All properties lose heat through their windows. Installing energy efficient double-glazing is an effective way of reducing your energy costs and keeping your home warmer and quieter.
Double-glazed windows units use two sheets of glass with a gap between them which creates an insulating barrier, whilst triple glazed windows have three sheets of glass but aren’t always better than double glazed windows. Both options can deliver a high level of energy efficiency; it is not the case that you have to use triple-glazing to gain the most energy efficient window. The space between the glass panes are typically filled with a heavy inert gas such as Argon, Krypton or Xenon, creating a more effective insulating barrier, known scientifically as increasing the R-value (which is the measure of thermal resistance).
Secondary glazing works by fitting a secondary pane of glass and frame, inside the existing window reveal. This is likely to be less effective than replacement windows, as the units tend to be not as well sealed, however low emissivity glass is available for secondary-glazing, which will improve the performance.
Energy efficient double-glazed windows are available in a variety of frame materials including uPVC and more traditional Wood and styles. These windows vary in their energy efficiency, depending on how well they stop heat from passing out through the window, how much sunlight travels through the glass and the amount of air that can leak in or out around the window.
Some double-glazing window and Door manufacturers helpfully use a window energy rating scheme to show the energy efficiency of their product. This is similar to the one you may have seen on appliances such as your fridge, or washing machine. A-rated windows are the most efficient. To check a window’s energy efficiency before you buy, look at its energy label.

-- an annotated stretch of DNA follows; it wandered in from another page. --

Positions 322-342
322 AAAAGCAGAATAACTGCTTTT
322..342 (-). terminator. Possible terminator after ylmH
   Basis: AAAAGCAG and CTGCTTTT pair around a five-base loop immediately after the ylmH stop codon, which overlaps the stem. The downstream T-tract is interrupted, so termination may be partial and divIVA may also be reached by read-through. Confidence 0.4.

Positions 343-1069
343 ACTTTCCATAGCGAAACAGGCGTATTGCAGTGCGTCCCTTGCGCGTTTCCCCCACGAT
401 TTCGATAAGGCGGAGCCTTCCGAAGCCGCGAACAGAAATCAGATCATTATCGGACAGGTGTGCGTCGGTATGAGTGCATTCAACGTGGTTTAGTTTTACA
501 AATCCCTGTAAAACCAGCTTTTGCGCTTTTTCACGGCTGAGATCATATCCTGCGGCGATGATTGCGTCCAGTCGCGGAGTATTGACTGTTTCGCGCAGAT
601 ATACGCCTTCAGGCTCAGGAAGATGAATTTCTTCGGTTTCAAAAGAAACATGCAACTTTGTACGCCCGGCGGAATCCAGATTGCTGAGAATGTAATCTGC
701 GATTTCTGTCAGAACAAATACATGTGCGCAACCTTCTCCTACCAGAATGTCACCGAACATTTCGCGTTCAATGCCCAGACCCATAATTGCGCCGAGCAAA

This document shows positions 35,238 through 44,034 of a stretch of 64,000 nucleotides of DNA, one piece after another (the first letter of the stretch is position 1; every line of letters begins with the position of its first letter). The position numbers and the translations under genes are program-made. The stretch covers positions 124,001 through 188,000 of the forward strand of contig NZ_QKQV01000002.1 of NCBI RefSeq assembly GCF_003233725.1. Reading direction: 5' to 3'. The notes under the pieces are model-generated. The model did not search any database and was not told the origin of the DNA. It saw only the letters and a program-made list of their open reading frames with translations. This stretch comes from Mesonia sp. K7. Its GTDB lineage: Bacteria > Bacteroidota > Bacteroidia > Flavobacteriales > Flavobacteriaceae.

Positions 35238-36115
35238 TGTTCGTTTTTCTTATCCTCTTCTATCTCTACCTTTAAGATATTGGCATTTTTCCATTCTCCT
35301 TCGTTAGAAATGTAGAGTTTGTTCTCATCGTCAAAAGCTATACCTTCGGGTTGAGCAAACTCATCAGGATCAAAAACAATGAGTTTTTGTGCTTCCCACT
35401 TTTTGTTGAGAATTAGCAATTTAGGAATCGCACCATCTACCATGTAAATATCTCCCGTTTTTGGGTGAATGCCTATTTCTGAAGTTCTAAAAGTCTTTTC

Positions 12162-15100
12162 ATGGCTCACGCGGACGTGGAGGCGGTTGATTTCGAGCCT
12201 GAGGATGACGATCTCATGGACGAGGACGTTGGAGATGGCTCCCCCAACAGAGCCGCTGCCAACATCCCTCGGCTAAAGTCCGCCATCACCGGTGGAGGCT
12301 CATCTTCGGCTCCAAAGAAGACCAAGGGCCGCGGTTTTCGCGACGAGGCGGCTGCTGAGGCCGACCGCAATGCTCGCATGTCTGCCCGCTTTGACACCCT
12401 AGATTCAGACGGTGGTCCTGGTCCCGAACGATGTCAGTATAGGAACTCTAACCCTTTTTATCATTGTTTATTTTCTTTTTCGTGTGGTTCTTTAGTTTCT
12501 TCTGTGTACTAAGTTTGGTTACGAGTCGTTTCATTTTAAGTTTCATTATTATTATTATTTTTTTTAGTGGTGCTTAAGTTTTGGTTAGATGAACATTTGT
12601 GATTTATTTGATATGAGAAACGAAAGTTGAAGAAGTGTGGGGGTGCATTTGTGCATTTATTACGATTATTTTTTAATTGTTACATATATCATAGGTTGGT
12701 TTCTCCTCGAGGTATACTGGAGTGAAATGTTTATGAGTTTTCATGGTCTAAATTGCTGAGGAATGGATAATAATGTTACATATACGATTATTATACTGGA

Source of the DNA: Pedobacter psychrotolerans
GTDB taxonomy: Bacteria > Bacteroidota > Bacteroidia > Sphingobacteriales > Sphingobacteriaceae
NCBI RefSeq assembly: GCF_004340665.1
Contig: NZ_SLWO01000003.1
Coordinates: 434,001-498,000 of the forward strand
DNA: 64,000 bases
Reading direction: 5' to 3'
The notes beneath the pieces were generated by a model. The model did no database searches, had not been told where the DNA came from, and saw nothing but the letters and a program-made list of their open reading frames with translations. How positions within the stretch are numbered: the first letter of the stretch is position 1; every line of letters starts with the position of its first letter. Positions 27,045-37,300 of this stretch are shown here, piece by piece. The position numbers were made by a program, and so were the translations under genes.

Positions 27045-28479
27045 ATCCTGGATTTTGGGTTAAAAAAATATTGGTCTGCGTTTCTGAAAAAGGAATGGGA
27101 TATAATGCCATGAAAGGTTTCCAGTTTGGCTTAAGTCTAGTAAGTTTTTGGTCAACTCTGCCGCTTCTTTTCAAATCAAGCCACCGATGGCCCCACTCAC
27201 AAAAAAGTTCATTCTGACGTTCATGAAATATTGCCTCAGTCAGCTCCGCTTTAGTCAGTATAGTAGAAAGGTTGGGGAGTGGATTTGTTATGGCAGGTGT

Some 60% of homeowners said that their home was warmer since getting double glazing, which is one of the biggest differences people cited that it had made. If you were to replace all of the single-glazed windows in a three-bedroom, semi-detached house, the Energy Saving Trust says that your energy costs savings would be between £85 and £110 per year with A-rated windows. As double glazing should last for at least 20 years, you could achieve energy cost savings of between £1,700 and £2,200.
The most common type of window frame for double-glazed windows is uPVC – or, to give it its full name, unplasticized polyvinyl chloride. Not only is it up to three times Cheaper than traditional wooden frames, but it’s also recyclable, durable and the most energy-efficient frame type. uPVC window and door frames are available in a variety of colours including white, green and Grey Finishes, including woodgrain effect, but white is the most popular option. uPVC is easy to keep clean, too, requiring little more than a wipe down with a soft cloth and a spot of washing-up liquid every now and again. Alternative options to uPVC include wood or aluminium frames. Timber is a greener option than uPVC as it’s a naturally renewable material but tends to be more expensive and needs more and regular maintenance.